Are wood burning stoves a step backwards for net zero?
In the coldest months of the year, who doesn’t dream of sipping hot chocolate in front of a log fire?
But with the ongoing energy crisis, coupled with cost of living challenges, it’s actually the search for cheaper alternatives to modern home heating that has caused a reported 60 per cent year-on-year increase in wood burner sales. Garden centres have been running out of logs; people who wouldn’t have thought to before have taken to collecting their own wood.
At a time of growing climate awareness - often highlighted by images of burning forests - heating our homes with trees might seem counter-intuitive. As a slightly conscience-stricken owner of such a stove, I recently spent some time digging into their impact, and it’s not as straightforward as you might think.
First, let’s start with costs. With the recent gas price rises, it might now cost as much as £2.76 an hour to run the average gas-powered central heating system. Depending on the type, electric-powered heating can cost more than double that. A log burner tends to heat a room or two rather than a whole house, but at around 63p per hour, it is an attractive option for many.
With energy prices expected to remain high for some time, it’s likely that many people could offset the upfront costs of a wood burner, which typically range between £500 and £3,000 to buy and install depending on the setup (of course many don’t have that upfront money to spare).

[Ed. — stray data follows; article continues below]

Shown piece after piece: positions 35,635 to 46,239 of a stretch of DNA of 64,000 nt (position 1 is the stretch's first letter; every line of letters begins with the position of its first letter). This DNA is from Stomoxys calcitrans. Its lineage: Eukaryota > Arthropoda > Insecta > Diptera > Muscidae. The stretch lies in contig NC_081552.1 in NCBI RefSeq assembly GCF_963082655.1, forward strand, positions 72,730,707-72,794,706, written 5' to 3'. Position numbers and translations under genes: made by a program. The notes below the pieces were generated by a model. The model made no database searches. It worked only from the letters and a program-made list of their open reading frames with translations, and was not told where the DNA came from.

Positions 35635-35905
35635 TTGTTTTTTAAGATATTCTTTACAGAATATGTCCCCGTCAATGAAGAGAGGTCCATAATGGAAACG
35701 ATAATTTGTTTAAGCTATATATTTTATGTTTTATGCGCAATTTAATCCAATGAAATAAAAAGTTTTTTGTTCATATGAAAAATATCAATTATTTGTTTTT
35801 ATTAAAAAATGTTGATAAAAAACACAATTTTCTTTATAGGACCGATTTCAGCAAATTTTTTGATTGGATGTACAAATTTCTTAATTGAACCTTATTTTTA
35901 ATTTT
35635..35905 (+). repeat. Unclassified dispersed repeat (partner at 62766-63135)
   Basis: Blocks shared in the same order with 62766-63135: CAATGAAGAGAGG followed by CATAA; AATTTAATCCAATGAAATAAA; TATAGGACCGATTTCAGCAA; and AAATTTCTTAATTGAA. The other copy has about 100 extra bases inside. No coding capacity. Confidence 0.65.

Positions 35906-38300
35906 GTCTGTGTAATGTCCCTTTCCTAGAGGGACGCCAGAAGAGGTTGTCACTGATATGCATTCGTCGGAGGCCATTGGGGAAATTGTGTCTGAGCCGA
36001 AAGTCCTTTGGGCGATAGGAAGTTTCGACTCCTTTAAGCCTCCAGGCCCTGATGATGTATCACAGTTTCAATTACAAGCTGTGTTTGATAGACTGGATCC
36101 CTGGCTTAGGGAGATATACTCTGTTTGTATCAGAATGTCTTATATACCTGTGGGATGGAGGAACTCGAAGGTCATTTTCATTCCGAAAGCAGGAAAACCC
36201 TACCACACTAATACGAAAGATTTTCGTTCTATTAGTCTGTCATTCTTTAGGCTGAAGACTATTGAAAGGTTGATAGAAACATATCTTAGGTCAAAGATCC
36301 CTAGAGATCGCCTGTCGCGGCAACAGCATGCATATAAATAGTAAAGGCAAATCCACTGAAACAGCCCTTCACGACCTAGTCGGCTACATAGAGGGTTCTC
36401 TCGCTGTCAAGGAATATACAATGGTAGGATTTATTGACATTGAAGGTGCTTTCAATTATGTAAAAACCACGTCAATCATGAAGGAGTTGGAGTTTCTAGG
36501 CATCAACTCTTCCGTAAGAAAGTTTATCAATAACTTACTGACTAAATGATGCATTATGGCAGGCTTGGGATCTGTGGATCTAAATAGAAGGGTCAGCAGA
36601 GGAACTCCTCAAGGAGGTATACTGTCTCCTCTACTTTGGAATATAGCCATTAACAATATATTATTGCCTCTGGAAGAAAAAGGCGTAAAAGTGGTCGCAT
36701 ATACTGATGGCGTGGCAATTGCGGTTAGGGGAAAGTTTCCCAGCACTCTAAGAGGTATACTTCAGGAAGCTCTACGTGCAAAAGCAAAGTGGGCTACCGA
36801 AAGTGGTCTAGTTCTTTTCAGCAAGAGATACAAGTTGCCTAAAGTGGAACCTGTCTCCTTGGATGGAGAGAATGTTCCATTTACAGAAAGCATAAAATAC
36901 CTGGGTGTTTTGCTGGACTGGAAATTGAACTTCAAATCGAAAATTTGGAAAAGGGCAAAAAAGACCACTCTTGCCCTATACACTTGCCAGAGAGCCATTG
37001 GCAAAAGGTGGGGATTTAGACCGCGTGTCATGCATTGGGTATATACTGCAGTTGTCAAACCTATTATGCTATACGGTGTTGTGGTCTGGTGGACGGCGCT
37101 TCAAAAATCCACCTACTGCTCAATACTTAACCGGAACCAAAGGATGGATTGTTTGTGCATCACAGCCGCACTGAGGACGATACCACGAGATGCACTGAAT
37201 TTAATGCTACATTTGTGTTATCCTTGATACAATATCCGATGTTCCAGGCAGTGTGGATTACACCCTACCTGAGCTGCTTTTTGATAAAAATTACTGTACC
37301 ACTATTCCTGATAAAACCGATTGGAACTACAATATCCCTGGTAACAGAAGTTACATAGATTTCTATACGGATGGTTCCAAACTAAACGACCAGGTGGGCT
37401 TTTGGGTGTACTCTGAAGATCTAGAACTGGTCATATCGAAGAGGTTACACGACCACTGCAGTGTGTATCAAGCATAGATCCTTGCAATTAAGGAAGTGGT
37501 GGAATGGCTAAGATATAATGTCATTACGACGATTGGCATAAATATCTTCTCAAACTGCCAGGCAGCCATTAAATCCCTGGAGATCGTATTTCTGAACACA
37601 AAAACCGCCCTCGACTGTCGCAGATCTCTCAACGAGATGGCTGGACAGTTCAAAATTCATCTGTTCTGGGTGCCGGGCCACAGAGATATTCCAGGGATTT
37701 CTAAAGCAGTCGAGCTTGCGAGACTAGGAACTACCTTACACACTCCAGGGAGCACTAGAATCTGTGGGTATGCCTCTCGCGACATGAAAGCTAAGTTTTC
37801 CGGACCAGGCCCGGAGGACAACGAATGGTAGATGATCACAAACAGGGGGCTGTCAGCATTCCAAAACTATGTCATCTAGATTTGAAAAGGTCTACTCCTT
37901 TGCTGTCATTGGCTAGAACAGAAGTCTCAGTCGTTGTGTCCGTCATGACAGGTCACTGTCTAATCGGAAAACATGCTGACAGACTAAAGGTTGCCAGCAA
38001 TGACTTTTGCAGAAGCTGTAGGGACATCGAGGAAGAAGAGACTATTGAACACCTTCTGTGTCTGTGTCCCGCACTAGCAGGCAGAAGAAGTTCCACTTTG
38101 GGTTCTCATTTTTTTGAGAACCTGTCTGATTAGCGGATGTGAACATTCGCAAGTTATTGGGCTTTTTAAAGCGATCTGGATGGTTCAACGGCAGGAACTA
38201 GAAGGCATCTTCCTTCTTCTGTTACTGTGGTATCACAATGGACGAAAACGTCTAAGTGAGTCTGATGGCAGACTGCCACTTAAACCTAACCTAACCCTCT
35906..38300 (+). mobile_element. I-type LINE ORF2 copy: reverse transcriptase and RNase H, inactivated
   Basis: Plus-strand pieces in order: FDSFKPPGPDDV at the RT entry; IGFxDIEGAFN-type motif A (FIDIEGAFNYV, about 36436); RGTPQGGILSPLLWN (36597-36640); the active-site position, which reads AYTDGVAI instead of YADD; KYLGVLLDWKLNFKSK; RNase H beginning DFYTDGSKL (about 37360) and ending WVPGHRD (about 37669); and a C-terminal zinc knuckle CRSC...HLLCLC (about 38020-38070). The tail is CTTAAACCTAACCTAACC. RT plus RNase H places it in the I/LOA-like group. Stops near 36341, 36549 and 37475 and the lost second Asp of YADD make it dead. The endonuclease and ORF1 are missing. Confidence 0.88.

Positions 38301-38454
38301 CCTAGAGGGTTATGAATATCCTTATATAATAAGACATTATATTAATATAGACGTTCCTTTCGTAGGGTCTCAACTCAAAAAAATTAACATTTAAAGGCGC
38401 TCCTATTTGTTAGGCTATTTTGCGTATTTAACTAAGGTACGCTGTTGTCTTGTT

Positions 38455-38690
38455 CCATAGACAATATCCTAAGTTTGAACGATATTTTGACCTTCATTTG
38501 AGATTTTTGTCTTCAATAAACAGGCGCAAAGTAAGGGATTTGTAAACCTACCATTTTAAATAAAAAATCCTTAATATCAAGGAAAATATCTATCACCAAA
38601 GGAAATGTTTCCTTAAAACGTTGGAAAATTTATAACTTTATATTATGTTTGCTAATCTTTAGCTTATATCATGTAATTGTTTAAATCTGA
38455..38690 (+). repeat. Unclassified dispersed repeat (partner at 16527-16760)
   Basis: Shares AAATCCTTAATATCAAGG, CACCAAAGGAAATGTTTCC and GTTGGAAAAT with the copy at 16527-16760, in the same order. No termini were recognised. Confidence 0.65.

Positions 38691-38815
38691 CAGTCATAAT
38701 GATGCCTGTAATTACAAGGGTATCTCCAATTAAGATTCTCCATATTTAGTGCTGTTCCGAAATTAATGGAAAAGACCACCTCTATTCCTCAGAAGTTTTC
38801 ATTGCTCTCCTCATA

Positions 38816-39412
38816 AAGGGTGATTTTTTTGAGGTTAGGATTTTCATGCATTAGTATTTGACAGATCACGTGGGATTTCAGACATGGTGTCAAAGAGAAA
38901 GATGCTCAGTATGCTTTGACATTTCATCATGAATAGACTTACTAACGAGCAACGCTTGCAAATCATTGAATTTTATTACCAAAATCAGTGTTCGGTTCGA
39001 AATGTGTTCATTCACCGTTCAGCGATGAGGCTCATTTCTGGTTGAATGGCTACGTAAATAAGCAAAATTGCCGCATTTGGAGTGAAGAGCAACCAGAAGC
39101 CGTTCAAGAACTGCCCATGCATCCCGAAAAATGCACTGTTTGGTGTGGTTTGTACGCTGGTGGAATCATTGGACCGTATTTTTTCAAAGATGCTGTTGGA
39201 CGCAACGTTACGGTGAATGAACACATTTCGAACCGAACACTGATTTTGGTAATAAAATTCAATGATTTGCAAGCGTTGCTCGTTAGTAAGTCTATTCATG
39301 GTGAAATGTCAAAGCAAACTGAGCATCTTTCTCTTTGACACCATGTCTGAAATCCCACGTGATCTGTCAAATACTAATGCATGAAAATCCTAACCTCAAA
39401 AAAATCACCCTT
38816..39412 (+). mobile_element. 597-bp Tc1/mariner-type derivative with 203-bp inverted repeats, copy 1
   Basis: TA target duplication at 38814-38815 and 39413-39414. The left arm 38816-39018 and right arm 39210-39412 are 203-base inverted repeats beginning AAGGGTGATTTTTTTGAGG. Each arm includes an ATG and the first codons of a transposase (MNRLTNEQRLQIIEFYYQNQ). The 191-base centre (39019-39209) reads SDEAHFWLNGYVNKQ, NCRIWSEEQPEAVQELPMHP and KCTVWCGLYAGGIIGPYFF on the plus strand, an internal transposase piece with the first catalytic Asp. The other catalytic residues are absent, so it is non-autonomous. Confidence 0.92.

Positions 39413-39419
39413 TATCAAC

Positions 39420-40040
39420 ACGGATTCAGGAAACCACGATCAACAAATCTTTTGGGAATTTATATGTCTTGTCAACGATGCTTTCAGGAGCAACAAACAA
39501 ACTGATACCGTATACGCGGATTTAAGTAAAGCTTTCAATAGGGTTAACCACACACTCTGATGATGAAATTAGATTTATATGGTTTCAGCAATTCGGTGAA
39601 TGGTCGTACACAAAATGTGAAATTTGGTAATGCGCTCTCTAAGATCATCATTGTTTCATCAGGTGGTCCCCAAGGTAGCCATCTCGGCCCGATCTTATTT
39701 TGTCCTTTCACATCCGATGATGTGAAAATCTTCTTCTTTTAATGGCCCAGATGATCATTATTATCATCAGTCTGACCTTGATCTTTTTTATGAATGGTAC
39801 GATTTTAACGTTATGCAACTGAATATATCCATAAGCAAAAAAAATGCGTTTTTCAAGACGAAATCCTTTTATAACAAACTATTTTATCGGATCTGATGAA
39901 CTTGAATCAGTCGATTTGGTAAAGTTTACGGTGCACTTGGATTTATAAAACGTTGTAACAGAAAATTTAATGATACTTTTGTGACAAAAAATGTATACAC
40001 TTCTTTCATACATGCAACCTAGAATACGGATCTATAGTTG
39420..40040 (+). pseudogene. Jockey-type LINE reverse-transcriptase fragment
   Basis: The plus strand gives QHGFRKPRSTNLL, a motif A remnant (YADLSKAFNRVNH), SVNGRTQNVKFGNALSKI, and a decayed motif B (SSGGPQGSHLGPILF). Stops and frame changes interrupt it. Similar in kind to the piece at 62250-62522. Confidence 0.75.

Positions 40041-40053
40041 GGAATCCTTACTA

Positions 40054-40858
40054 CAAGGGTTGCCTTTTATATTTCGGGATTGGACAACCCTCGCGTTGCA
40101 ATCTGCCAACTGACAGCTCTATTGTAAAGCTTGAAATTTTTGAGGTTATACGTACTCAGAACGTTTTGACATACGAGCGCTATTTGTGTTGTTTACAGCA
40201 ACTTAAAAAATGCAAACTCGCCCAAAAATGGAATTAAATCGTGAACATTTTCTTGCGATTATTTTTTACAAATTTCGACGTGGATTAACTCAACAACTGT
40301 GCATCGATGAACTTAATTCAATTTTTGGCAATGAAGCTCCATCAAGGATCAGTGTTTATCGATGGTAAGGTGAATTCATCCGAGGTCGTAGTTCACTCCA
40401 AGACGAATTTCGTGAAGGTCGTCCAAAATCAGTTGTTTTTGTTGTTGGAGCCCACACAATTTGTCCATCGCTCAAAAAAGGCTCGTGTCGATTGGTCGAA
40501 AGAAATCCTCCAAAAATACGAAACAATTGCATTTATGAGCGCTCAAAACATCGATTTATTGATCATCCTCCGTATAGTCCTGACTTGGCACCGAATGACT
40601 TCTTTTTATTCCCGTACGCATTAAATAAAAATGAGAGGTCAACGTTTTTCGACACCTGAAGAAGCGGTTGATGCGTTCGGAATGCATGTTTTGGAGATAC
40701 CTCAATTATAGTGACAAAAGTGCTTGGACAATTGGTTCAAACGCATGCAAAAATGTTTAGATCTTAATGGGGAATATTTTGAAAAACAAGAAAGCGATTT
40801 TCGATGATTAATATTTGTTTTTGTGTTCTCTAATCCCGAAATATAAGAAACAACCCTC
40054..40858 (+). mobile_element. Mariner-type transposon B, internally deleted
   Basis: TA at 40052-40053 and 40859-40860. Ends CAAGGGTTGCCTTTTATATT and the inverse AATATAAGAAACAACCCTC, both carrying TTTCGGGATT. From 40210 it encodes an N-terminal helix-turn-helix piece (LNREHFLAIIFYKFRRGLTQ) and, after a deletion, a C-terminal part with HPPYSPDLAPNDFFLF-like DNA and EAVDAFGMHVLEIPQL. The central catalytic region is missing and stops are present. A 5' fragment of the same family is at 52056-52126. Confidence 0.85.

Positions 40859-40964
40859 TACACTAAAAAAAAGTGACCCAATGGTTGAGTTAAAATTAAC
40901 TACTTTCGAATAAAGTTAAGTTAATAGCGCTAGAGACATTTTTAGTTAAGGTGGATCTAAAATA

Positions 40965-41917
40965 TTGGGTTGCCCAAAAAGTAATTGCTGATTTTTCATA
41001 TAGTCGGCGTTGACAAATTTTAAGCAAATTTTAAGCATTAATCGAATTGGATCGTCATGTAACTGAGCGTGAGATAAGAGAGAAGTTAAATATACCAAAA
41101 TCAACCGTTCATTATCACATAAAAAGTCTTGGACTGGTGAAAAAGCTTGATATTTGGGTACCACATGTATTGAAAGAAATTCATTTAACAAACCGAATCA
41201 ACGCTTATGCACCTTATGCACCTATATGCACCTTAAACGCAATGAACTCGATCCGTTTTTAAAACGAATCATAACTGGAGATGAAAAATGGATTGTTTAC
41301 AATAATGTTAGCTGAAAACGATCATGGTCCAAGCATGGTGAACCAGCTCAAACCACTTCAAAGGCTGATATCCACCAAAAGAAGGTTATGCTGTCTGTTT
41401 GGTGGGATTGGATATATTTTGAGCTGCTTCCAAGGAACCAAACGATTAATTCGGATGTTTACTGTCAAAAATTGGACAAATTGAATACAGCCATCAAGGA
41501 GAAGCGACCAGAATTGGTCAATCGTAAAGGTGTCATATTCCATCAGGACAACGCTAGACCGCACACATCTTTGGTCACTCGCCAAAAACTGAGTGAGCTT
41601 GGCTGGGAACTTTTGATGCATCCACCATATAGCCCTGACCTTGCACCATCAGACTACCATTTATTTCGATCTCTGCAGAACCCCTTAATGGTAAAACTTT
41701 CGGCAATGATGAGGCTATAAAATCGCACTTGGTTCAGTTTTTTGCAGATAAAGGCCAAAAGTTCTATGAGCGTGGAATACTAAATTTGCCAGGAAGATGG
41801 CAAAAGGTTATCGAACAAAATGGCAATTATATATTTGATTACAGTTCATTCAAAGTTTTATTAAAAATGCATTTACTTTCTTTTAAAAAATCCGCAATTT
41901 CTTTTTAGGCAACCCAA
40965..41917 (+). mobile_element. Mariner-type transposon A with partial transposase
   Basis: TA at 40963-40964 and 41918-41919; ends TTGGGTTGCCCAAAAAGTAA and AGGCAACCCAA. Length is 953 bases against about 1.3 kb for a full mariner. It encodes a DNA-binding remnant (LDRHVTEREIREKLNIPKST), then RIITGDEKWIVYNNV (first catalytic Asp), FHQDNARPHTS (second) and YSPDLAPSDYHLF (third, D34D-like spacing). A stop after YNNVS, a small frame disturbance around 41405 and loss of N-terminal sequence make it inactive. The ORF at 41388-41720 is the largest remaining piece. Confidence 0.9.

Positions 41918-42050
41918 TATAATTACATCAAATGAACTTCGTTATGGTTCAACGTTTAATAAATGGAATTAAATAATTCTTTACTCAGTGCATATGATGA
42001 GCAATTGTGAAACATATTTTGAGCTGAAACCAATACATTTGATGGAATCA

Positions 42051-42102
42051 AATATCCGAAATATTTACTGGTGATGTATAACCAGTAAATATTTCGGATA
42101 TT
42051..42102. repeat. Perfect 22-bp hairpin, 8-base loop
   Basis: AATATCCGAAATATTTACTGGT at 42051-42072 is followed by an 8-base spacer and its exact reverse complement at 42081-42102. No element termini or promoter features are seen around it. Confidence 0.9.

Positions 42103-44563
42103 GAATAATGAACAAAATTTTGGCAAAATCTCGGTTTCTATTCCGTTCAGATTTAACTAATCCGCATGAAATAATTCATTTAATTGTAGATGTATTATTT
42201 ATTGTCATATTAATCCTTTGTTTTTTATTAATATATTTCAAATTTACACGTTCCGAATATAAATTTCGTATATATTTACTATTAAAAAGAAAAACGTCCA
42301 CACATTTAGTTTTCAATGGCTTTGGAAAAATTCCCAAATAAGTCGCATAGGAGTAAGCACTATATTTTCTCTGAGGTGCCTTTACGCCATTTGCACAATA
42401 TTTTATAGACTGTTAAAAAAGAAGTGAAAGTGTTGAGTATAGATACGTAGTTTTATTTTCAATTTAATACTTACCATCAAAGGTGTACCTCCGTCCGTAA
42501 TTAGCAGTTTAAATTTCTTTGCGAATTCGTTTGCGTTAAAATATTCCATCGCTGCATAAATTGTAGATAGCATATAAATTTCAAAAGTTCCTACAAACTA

So for those able to install a wood burner, the cost-savings seem relatively clear, but how bad is burning wood for the planet? It remains an open debate.
Some claim that chopping down a tree for firewood is carbon neutral as the tree will only ever release the carbon it has absorbed over its lifetime, which would eventually have been released through decomposition if it had died naturally.
Another side to the argument, however, is that burning trees not only releases carbon prematurely but the reduction in the number of trees also means less carbon being removed from the atmosphere. More carbon released, less absorbed. While responsibly-managed woodlands exist - whereby a tree is replanted once cut down - it takes years for a sapling to reach the same level of carbon absorption as a mature tree (assuming it reaches full maturity before being harvested) so there is an overall deficit in the short-term.
Some might call out the carbon impact of the existing alternatives in their home - gas, electric or oil-powered heating systems - and suggest burning a ‘carbon neutral’ source of warmth like firewood is surely a better alternative than releasing carbon through the use of fossil fuels? The argument will rumble on.
One thing is conclusive: wood burners have a negative impact on air quality. Government data has backed this up: reports have said log burning releases small particle pollution, which can have a damaging impact on our health.
There are claims that there are less harmful alternatives, such as logs made from compressed used coffee grounds. Reports have said these release 75 per cent fewer particulates than their wood counterparts.
So, there are many aspects to consider when it comes to wood burners in the context of costs, the environment and our health. It’s another example of how surviving the current energy crisis might not always be conducive to our net zero goals.